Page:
G. HERBERT BOWLBY, M.D. FOUND DEAD AT BOTTOM OF CLIFF
George Herbert Bowlby
Well-Known Kitchener physician Meets With Sudden and Tragic End of Seaford, England – Was Assistant Director of Medical Service
WITH ARMY MEDICAL CORPS SINCE JULY, 1915
“Dr. Herbert Bowlby is dead,” was the shocking information which was circulated throughout the city with great rapidity on Sunday morning, after the message had been received by relatives in the city about 10:30 o’clock announcing that Capt. G. Herbert Bowlby, M.D., had been found dead at the foot of a cliff near Seaford. Within a few minutes of receiving the news in the city a number of the civic flags were lowered to half-mast out of respect to the memory of the deceased.
The message was sent from Ottawa by the Officers in charge of Records, and was addressed to Mrs. Adin S. Bowlby, 11 Weber St., W., wife of the deceased officer, who is also in England. Mr. Reinhold Lang, who is occupying the Bowlby residence, telephoned to Capt. T.W. Seagram, Paymaster of the 118th Battalion; informing him that a message was received announcing the death of Dr. Bowlby. The relatives of Dr. Bowlby were immediately notified and the news came as a severe and unexpected shock to all. The message was as follows: – “Deeply regret to inform you that Deputy Assistant Director of Medical Service, Seaford, reports November 11th, 1916, Captain George Herbert Bowlby, A.D. M.S. Embarkation, Shoreham-in-Sea, was found dead at foot of cliff near Seaford. Further particulars will be sent when available.”
Late in the afternoon a brief cablegram was received by relatives from Mrs. Bowlby with this information “Herbert dead.” It is expected that further information as to the tragic death of the late Dr. Bowlby will be received direct from England today.
The Late Dr. Bowlby
The late Capt. G. Herbert Bowlby, M.D., L.R.C.P., A.D.S.M., was born in this city in July fifty-one years ago, and has lived here the greater portion of his life. He was a son of the late Dr. D.S. Bowlby and is a direct descendant of the United Empire Loyalists who came to Canada at the time of the revolutionary war in the United States. His ancestors originated in Nottingham, England. Richard Bowlby, of whom the doctor is a direct descendant, came to America with the celebrated William Penn, the founder of the state of Pennsylvania. Dr. Bowlby was educated at the Public and High Schools in this city, and also took a course at St. Jerome’s College. He was a graduate of Toronto University, where he received his degree in medicine. He had since become a member of the Royal College of Surgeons in London and also was a Licentiate of the Royal College of Physicians.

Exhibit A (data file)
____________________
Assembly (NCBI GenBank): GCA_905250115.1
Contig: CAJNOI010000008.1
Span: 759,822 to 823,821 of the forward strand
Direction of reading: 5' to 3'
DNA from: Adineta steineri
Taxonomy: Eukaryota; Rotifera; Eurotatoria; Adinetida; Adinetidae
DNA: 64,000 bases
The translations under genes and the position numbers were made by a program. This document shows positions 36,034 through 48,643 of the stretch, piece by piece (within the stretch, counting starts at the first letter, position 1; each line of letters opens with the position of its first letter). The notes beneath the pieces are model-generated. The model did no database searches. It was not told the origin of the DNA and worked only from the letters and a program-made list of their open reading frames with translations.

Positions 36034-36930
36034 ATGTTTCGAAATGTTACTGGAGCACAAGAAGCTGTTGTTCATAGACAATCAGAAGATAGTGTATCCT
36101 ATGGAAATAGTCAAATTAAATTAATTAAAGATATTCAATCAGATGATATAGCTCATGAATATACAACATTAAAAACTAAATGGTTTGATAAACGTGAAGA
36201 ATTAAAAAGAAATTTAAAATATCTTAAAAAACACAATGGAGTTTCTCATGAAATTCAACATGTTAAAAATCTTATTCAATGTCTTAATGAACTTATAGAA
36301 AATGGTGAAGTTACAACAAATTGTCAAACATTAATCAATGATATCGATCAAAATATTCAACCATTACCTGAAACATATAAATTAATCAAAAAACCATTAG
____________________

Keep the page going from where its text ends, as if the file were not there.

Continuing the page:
During his school days he was prominently identified with the athletic activities of the student and was goal keeper for the famous High School football team of 1877 to 1882. He was also identified with various cricket clubs in this city and in Toronto.
Dr. Bowlby was medical officer of the grey’s Home and at the last encampment attended the lectures on army hospital work and field ambulance work, and after passing the necessary examinations took the rank of Captain, which was recognized by the military authorities when he offered his service with the Army Medical Corps with the Canadian Expeditionary Forces. He left this city in July of 1915 to assume his duties and since arriving in England has been on duty in the large military Hospitals at Shorncliffe and more recently at Bath. He was recently appointed Assistant Director of Medical Service.
Since he has been on hospital duty in England, Dr. Bowlby has written many interesting letters to his aged mother, Mrs. D.S. Bowlby, 57 Margaret Avenue, in which he gave vivid descriptions of the scenic beauties surrounding the tow institutions at Shorncliffe and Bath. It is supposed that while taking a walk to view the scenery around the Hospital at Bath that he met with an accident which resulted in his death as reported by the military authorities.
During his residence in the city Dr. Bowlby took an active interest in municipal affairs and served several years in the Council and was Mayor of the town in 1901. He always took a keen interest in the welfare of the K-W Hospital and at the time of his death was a member of the Medical Advisory Committee. He was also a former Medical Health Officer. Since the commencement of the war he was active in the various patriotic enterprises of the city.
The late Dr. Bowlby is survived by his wife, who is a daughter of Jos. E. Seagram, ex-M.P., his aged mother, two sisters, Mrs. E.P. Clement, and Mrs. J.P. Fennell, and one brother D. Shannon Bowlby, all of Kitchener. It is not definitely known whether the remains will be brought to this city for burial.
Berlin Daily Telegraph 13 Nov 1916 pg 1, 5